Again from the Château de Montrésor web pages: "On the foundations of the medieval fortress, Imbert de Bastarnay, lord of Le Bouchage, built a Renaissance residence, and he lived to be 85 years old! He served four kings of France: Louis XI, Charles VIII, Louis XII, and François Ier. He was instrumental in arranging the marriage of Charles VIII to Anne of Brittany. His signature appears on all the major treaties of his time. Before his death, he built the collegiate church in Montrésor, which has since served as his final resting place."

Le Bouchage is a town in the Dauphiné region of France, and its main city is Grenoble. He ended up in the Touraine and built the residence at Montrésor.

30 November 2017

Montrésor (nº 8)

This from the history blurb in French on the Château de Montrésor web site:

"On this rock in the year 1005, Foulques Nerra, the count of Anjou, about whom it was said he was 'feared by God and the devil alike', built a powerful fortress to defend against his mortal enemy Eudes, the count of Blois. Foulques finally defeated Eudes in the year 1016 in the battle of Pontlevoy, which left more than 5,000 dead or wounded." Pontlevoy is a town just a few miles north of Montrichard, on the road to Blois.


"A great warrior and builder, Foulques Nerra was responsible for the construction of numerous fortresses in Touraine, including those at Montbazon, Langeais, Loches, and Montrichard. Foulques lived to the age of 70, went on four pilgrimages to Jerusalem, and at his death was entombed in the abbey at Beaulieu-lès-Loches. He was an ancestor of the Plantagenet dynasty."

Another Wiki article says Foulques Nerra made just three pilgrimages to the Holy Land. The Beaulieu abbey where his tomb was placed is just a few miles west of Montrésor. Foulques' descendants, the Plantagenets, were to become England's royal dynasty for several centuries.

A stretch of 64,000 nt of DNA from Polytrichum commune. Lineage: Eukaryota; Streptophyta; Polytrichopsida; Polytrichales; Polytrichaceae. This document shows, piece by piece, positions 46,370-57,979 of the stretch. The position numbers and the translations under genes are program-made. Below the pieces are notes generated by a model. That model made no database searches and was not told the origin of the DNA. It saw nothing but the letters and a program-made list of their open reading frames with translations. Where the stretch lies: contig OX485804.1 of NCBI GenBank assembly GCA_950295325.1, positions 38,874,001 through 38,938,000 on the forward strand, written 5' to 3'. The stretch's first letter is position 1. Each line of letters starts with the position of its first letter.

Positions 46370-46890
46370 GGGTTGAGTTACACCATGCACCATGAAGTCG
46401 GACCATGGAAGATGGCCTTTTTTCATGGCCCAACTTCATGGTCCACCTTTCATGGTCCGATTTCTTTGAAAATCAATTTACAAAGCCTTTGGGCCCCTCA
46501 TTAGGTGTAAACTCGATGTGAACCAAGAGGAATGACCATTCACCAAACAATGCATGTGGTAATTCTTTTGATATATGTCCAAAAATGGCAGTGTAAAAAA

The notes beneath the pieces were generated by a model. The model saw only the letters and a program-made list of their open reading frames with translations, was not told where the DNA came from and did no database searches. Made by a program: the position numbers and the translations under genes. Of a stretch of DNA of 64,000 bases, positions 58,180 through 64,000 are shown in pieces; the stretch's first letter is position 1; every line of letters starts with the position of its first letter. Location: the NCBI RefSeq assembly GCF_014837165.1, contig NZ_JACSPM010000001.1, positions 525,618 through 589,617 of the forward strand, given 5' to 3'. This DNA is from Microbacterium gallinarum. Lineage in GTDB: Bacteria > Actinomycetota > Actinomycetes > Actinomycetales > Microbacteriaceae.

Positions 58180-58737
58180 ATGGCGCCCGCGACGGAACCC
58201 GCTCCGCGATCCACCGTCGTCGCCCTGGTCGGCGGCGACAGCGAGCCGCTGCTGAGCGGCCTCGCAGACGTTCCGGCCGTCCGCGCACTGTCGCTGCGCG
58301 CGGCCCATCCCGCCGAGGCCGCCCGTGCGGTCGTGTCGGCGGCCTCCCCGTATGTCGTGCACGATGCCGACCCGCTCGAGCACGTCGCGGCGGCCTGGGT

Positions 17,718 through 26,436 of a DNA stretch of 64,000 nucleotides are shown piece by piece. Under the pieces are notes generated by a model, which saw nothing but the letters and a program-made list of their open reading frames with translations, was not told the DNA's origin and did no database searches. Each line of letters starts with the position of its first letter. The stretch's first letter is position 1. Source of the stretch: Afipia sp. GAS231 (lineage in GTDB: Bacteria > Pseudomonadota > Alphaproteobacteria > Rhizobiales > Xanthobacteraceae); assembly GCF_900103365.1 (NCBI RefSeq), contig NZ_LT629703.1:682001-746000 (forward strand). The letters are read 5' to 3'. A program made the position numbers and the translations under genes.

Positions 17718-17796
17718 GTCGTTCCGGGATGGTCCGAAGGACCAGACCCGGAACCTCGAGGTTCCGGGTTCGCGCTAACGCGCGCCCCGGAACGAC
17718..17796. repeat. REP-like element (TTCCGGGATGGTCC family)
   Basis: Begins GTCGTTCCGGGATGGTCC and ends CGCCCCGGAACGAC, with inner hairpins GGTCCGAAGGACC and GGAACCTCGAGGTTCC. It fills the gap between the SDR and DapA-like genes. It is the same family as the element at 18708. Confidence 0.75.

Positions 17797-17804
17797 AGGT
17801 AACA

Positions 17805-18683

29 November 2017

Montrésor (nº 7)

According to the wikipedia.fr article about the château de Montrésor, there were ancient fortifications on the high ground at Montésor before the year 900. The treasurer of the cathedral at Tours held the place as his fiefdom back then, and that's how Montrésor ("my treasure") got its name. Soon, though, it fell under the control of the counts of Anjou, notably Foulques Nerra, and then of the Plantagenets Henri II and Richard Cœur de Lion, future kings of England.


By the year 1200, Montrésor had become part of the kingdom of France once and for all. Toward the end of the 1300s, a noble family from Touraine bought the Montrésor fortress and proceeded to have a chapel and a residential château of some sort built there, turning it into a true château-fort. One of the buildings dating, apparently, back to that period is the one in the photo above, called les communs ("the commons"). It stands across the interior courtyard from the logis Renaissance pictured in yesterday's post.

According to dictionaries, les communs is a term that describes an outbuilding (or une dépendance in France — the British might call it an outhouse!), or a secondary edifice standing alongside the main château or residence on such a property. The commons were the buildings given over to servants' quarters, the kitchens, the stables, and so on. Another meaning of les communs is "outhouse" in the American sense of the term...

28 November 2017

Montrésor (nº 6)

This is the south façade of what is called the logis at Montrésor, on high ground above the little Indrois River (a stream, really). The logis was built at the beginning of the period known as the French Renaissance, which covered the 16th century. Châteaux including Chambord, Chenonceau, and many others were being built (or improved, expanded, and otherwise modified) all over the Loire Valley. It's interesting to note that the weather in France during what became known as the Renaissance was much warmer than it had been over the two previous centuries. There must be a connection between these two facts.